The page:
Looted art: the new currency for Venezuela's corrupted elite
US officials help opposition track 'lost' artefacts
US officials are investigating the suspected looting of European and Latin American artwork they believe is being quietly plundered by Venezuelan government insiders as Nicolas Maduro struggles to maintain his grip on power.
The US Treasury in recent months has sought the cooperation of the FBI, Italian police and museum experts to identify and locate the missing artwork. Among the objects being traced: three Venezuelan masterpieces that hung for decades on the walls of the ambassador's residence in Washington - but which were nowhere to be found when opposition leader Juan Guaido's envoy took over the diplomatic mission in May.
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Although the paintings are the only ones unaccounted for, there are fears many more could be missing as Venezuela's dire economic situation takes its toll on the country's once prized collections and financial sanctions target corrupt insiders who have long used art to launder money.
The missing mid-20th century paintings, which were last publicly exhibited at the Inter-American Development Bank in Washington in 2008, are a landscape of Caracas' imposing Avila mountain by Manuel Cabre, the portrait Juanita by Armando Reveron and a work of social realism by Hector Poleo called The Broken Doll.
Together the three works are worth around $1m. But their true value is as icons of Venezuela's cultural heritage - a patrimony that Venezuelans fear could be lost amid the country's ongoing chaos, much like the ancient artefacts looted from Afghanistan and Iraq during recent wars.
In the case of Venezuela, crippling US financial sanctions are making it hard for Maduro insiders to access Western financial institutions. The oblique and unregulated art market is an ideal way to stash illegal proceeds from corruption that the opposition-controlled congress estimates reached a staggering $400bn in recent years.
Former embassy staffers quietly warned opposition lawmakers a few years back that the Washington residence's artwork was at risk. The last known sighting is from a photo distributed by the embassy in 2012 showing the two paintings framing the doorway of an elegant salon.
Fitting the country's reputation as a petro-dollar state, past governments spent lavishly on art when the oil wells were gushing, much of it used to decorate Venezuela's embassies abroad. Hundreds of prominent works were seized by the country's Bank Deposit Protection Fund from once high-flying institutions following a banking crisis in the 1990s. But the artworks were also fodder for abuse in government institutions plagued by corruption.
Even in better times, Venezuela was ripe for high-stakes museum heists. A painting by the French artist Henri Matisse, Odalisque in Red Pants, went missing two decades ago from the Museum of Contemporary Art and was replaced by a badly produced fake. The original was discovered in 2012 in a Miami hotel room and returned by the FBI to Venezuela's government two years later. A Cuban man and a Mexican woman were arrested trying to sell the painting to undercover FBI agents in Miami, but who was behind the theft, and even when it took place, remains a mystery.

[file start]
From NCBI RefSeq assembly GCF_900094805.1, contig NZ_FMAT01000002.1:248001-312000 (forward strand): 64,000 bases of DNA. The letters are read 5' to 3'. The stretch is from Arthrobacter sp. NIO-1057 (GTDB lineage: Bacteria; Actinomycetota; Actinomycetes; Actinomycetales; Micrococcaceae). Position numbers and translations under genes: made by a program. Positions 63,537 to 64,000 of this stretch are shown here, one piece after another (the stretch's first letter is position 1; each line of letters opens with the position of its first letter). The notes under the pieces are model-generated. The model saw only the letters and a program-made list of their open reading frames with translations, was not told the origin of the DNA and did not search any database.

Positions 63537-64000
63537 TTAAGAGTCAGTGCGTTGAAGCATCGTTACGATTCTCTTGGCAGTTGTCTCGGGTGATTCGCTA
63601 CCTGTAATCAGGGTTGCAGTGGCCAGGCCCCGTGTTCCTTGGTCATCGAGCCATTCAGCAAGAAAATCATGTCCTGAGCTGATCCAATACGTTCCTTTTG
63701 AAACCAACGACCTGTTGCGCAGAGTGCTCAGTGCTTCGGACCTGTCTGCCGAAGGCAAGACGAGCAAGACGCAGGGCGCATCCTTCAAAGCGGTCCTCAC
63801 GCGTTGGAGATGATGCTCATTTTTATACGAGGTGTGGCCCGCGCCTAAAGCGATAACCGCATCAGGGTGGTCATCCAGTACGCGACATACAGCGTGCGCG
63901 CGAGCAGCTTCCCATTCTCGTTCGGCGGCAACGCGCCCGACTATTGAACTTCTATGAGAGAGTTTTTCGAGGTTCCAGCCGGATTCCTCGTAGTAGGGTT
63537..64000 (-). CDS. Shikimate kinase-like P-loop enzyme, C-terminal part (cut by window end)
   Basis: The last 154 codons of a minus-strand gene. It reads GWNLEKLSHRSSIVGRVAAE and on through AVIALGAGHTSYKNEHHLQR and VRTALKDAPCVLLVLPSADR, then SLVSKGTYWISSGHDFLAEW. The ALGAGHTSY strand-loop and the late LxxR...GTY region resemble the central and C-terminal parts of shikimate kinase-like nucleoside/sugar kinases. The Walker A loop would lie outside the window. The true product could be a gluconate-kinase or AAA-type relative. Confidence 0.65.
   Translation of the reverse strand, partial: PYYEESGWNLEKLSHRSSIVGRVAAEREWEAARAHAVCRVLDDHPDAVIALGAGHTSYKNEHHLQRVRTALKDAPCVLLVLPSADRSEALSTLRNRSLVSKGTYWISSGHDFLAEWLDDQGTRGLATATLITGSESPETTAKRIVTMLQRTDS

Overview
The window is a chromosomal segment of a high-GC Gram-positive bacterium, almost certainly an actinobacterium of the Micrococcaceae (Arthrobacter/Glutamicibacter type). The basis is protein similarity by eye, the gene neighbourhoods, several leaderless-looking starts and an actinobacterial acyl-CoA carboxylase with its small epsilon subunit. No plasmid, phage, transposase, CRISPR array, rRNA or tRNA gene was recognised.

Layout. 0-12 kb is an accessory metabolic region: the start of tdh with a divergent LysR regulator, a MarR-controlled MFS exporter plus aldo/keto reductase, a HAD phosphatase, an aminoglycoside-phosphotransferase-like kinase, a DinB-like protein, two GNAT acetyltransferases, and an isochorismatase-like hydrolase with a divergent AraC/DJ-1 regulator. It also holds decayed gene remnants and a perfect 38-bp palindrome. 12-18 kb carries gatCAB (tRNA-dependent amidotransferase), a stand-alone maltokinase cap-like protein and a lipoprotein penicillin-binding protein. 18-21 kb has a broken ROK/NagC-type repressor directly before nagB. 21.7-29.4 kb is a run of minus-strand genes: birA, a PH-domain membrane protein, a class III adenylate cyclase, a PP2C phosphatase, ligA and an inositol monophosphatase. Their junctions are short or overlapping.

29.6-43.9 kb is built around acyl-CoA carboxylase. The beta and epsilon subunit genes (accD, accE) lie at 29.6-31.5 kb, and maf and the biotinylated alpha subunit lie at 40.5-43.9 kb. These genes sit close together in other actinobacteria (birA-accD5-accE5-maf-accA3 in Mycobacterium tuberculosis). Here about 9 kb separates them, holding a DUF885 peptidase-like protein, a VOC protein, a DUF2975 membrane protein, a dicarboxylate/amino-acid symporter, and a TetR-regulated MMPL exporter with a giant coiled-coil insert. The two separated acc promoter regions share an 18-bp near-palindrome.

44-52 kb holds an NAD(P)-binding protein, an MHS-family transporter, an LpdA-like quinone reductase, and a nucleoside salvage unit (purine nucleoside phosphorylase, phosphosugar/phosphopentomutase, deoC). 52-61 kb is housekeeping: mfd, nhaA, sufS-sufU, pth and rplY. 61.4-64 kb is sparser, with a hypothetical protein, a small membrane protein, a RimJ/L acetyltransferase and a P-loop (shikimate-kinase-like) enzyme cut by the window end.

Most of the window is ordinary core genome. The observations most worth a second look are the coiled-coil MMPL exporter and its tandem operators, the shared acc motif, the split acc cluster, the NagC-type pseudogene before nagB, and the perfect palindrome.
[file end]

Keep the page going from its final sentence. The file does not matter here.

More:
Today, the museum, which boasted the largest collection of contemporary art in Latin America in the 1970s, is a shadow of its former glory. Galleries are mostly empty, and the artwork exposed to the tropical heat after air conditioning units were damaged in the frequent blackouts ravaging the capital.
One of the museum's highlights, a collection of 147 works by Picasso, is no longer on permanent display, although it did make a brief appearance at a rare show last year titled 'Comrade Picasso' that stressed the Spanish artist's communist activism.
A few blocks away, at the Museum of Fine Arts, the situation is even more desperate. Only about a third of its 18 galleries are open to the public; the rest have been closed for months for renovations, though there's no sign of any taking place. A museum employee loosened a thin rope that was the only security for the shuttered and sweltering salons containing priceless Baroque paintings and delicate 18th-century works by the Spanish master Francisco Goya.
The museum worker recalled how when he started his job two decades ago there were 34 curator-guides. Today, there are just two. And while he doesn't know of artwork being stolen, the collection is vulnerable, he said, speaking on condition of anonymity for fear of losing his job for talking to a reporter. He recalls how a few months ago a Chinese businessman came to the museum every day taking pictures and through a translator offered large sums of cash for an ancient Greek vase. He was only turned back after the staff removed the object from exhibition.
"Maybe one night he could've hidden during closing hours and slept inside the museum," said the man with a shrug of resignation. "It's easy to imagine lots of things."